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Bedroom Tax Hits Cheshire East

Residents of Chancellor George Osborne’s constituency of Tatton, living in housing trust-owned homes, are facing financial upheaval as a result of the introduction of the so-called ‘Bedroom Tax’.  Changes to the welfare system come into force in the spring and will see housing benefit slashed by up to 25 per cent as part of the Government’s Welfare Reform Act.

Under the reform, working-age tenants renting from a local authority, housing association or social landlord who receive housing support will lose 14 per cent of their housing benefit if they have one spare bedroom and will lose 25 per cent of benefit if they have two or more spare bedrooms.

They will have to move to a smaller property or lose their benefit.

Cheshire Peaks and Plains, one of the three housing trusts serving  the area, told the Knutsford Guardian the new Act could impact as many as 700 of its 5,000 homes, and will have a ‘potentially catastrophic impact on the most vulnerable of society’, such as people who have a live-in carer through disability or families who share custody of children.  Whilst it will offer people priority on its housing application system if they decide to move into a smaller property –it does not have enough smaller properties for everyone.  For some households this could mean having to choose between feeding their families and heating their homes.  The trust estimates that the bedroom tax will affect as many as 700 of its 5,000 residents.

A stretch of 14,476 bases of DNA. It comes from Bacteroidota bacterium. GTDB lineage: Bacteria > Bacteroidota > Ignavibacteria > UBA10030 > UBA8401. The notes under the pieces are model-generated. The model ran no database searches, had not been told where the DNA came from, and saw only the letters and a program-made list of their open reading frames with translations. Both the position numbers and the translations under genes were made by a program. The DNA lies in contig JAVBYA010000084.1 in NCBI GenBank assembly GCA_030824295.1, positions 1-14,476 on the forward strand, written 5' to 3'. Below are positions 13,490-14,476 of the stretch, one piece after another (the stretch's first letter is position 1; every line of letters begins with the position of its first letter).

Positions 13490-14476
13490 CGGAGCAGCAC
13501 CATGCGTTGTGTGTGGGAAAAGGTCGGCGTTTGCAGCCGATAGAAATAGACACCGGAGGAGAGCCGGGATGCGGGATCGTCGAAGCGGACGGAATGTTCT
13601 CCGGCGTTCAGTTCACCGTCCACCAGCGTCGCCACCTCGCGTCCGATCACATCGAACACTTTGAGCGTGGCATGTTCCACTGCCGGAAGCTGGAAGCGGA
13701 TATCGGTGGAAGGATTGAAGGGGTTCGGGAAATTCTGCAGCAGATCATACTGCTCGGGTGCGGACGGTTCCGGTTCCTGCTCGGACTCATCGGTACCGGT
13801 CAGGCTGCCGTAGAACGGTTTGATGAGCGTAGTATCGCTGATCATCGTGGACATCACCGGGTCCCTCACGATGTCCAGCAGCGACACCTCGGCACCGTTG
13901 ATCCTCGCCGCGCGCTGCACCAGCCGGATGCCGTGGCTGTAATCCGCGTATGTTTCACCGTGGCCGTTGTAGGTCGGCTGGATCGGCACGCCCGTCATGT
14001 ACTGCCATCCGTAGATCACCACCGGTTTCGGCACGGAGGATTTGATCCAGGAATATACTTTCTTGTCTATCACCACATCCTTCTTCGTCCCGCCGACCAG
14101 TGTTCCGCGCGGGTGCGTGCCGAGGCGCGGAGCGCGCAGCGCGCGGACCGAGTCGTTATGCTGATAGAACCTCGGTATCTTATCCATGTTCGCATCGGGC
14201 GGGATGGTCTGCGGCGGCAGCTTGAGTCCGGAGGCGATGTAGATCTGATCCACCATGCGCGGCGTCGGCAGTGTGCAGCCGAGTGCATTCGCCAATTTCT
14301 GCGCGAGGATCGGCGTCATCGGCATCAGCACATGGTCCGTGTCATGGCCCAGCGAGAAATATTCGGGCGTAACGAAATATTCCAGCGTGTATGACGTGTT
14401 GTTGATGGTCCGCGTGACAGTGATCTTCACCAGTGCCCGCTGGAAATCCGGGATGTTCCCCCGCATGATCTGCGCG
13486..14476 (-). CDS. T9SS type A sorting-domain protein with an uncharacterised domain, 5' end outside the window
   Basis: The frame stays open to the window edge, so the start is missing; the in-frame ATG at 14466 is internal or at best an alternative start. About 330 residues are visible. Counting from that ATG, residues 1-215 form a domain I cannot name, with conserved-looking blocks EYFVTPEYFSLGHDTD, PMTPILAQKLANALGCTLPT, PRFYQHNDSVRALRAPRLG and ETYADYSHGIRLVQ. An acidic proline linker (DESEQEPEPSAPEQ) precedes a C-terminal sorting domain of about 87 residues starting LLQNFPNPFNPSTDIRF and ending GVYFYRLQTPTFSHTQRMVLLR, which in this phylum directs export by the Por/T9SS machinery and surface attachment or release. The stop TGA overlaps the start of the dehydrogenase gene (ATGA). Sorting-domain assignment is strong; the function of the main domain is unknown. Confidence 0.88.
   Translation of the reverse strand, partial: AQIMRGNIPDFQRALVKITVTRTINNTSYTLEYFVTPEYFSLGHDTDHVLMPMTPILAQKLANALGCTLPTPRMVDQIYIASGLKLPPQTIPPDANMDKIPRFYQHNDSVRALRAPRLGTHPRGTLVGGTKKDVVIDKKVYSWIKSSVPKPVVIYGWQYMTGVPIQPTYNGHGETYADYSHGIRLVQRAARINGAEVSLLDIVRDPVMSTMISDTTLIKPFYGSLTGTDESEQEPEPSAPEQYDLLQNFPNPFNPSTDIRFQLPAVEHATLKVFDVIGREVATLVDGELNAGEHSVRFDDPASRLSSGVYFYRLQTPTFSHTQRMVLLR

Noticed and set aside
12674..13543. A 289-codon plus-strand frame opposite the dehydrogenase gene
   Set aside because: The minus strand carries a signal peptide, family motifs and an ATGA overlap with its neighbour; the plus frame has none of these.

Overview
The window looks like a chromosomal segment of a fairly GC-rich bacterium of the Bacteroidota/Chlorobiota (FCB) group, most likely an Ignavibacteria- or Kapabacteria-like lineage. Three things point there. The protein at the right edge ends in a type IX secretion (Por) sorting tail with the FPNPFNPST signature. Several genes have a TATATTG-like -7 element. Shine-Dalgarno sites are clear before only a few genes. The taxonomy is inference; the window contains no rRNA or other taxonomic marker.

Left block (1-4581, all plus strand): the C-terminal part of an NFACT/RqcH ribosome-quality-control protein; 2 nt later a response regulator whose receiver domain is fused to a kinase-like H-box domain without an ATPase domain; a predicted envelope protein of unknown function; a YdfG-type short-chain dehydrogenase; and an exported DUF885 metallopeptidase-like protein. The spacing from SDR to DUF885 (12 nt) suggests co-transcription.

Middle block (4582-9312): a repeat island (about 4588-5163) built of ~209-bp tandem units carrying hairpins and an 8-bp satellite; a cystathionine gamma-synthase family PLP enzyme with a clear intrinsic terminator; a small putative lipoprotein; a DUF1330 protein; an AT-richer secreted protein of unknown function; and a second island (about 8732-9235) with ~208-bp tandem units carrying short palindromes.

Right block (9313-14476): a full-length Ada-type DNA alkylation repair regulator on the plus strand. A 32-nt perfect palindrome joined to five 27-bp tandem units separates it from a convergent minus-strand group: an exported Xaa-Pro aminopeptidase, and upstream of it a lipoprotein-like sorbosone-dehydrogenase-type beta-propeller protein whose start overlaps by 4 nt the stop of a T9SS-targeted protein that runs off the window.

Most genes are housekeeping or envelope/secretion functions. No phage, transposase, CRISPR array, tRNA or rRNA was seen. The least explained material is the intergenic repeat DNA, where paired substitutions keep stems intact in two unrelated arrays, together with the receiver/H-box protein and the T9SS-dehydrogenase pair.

The National Housing Federation estimates 660,000 working age social tenants across the country will be affected by the bedroom tax. This represents 31 per cent of existing working age housing benefit claimants in the social housing sector. The majority have only one extra bedroom.

In cash terms, council tenants will lose, on average, £14 for their first spare room while housing association tenants will lose £16 a week, unless they downsize to a smaller property.

The fact people in the chancellor’s leafy Tatton seat – the wealthiest in the north of England – are set to be affected shows just how pervasive the impact of the bedroom tax will be.

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